Prosecutors say the Alaska state trooper accused of illegal computer use this week had been stalking his ex-girlfriend and intimidating her new partner, in part through information illicitly obtained from her Apple Watch.

Michael Alexander, 28, was arraigned Thursday on two counts of illegal computer use, a day after he was taken into custody. Troopers said Wednesday that Alexander, a five-year veteran of the force, had served in Fairbanks and Anchor Point but has been serving in the Alaska National Guard for the past year.

During a brief appearance in Anchorage Jail Court, Alexander answered simple yes-or-no questions in a calm voice.

A charging document against Alexander said he had been in the relationship from late 2017 through early 2018, after which it had been “on again and off again.” 

Investigators learned that Alexander had removed the woman’s watch while she was sleeping, then entered its password – which she had never given him – to unlock it.

“Alexander then accessed [the victim’s] text messages about [her] relationship with another person, and then took photos of the messages,” prosecutors wrote. “Alexander then sent the text messages to [the new partner] in an attempt to thwart the relationship between [them].”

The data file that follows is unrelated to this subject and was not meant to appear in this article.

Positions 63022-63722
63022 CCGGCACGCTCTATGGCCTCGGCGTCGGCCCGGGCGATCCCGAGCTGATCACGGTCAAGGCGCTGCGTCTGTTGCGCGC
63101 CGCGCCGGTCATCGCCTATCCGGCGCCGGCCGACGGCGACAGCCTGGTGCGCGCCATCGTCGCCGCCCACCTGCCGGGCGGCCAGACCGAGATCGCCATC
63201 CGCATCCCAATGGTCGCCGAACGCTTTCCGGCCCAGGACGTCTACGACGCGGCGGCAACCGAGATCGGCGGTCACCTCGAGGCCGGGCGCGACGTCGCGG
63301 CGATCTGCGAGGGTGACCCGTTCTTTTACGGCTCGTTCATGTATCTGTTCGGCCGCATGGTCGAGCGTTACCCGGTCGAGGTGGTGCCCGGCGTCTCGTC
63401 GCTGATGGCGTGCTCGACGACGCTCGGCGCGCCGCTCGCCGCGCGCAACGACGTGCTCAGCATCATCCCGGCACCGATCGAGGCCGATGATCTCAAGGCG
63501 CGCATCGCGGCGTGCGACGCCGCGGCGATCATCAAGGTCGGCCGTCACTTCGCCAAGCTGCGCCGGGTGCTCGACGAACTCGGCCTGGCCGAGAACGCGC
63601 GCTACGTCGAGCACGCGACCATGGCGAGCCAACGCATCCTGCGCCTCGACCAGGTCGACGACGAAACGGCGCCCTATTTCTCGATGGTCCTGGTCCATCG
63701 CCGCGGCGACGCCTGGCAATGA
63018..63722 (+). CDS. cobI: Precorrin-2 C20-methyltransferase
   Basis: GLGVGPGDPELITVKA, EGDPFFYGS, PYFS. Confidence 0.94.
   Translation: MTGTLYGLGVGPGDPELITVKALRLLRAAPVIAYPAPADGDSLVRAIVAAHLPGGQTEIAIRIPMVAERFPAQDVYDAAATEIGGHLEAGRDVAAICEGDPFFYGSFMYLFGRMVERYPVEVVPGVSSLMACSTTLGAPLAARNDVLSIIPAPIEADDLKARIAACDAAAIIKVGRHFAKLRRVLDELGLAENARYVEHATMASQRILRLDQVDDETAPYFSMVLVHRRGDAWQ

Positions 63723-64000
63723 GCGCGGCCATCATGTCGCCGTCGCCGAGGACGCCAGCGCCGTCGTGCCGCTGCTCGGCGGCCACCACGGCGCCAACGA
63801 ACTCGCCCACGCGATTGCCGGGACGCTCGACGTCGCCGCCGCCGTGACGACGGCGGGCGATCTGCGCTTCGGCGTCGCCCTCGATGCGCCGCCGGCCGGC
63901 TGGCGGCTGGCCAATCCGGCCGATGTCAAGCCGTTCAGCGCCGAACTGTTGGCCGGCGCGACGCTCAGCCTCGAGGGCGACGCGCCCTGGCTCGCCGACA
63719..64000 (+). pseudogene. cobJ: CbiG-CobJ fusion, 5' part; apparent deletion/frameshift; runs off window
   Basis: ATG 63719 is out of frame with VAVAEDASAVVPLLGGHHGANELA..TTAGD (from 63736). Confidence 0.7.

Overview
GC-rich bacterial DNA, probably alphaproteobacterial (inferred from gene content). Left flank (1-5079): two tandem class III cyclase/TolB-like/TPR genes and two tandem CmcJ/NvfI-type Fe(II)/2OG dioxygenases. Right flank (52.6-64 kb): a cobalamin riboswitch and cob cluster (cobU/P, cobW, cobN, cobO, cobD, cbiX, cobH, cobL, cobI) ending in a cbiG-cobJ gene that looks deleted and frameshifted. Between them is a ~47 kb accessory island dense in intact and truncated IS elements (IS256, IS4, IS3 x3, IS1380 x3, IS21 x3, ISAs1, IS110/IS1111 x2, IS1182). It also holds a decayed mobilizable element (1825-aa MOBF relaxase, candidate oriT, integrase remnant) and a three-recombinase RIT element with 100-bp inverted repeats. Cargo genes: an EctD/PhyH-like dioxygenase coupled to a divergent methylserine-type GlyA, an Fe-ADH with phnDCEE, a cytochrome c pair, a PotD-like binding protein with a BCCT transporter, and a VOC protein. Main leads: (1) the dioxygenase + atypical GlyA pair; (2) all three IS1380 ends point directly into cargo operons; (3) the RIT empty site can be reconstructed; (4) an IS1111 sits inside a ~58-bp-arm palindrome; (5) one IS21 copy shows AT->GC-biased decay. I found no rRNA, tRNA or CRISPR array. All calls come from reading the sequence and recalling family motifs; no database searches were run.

Alexander sent her new partner “text messages and a photo” from inside her home on Jan. 4. After that, she told Alexander “not to contact her or any of her friends or family.” 

When troopers asked Alexander about the case, prosecutors said, he admitted that he took off her watch to “break” into it.

“Alexander denied to troopers that he accessed [the victim’s] cellular phone, but in a recorded conversation with [her], Alexander admitted to accessing her phone too.” 

During one recorded conversation between Alexander and the victim, prosecutors said, he told her that “it would make me feel better if you got to look over your shoulder for the rest of your life.”

“[Alexander said] ‘When you get done hurting people the way you hurt me and sucking the life out of them, you don’t just get to walk away,’” prosecutors wrote. “Alexander went on, ‘You are going to pay for what you did to me, and I feel like you are getting to, by telling everybody what you have done to me.’”

The victim told troopers that she was afraid Alexander would continue to contact her, because “he has not gotten over the relationship.”

Ken Kulovany contributed information to this story. 

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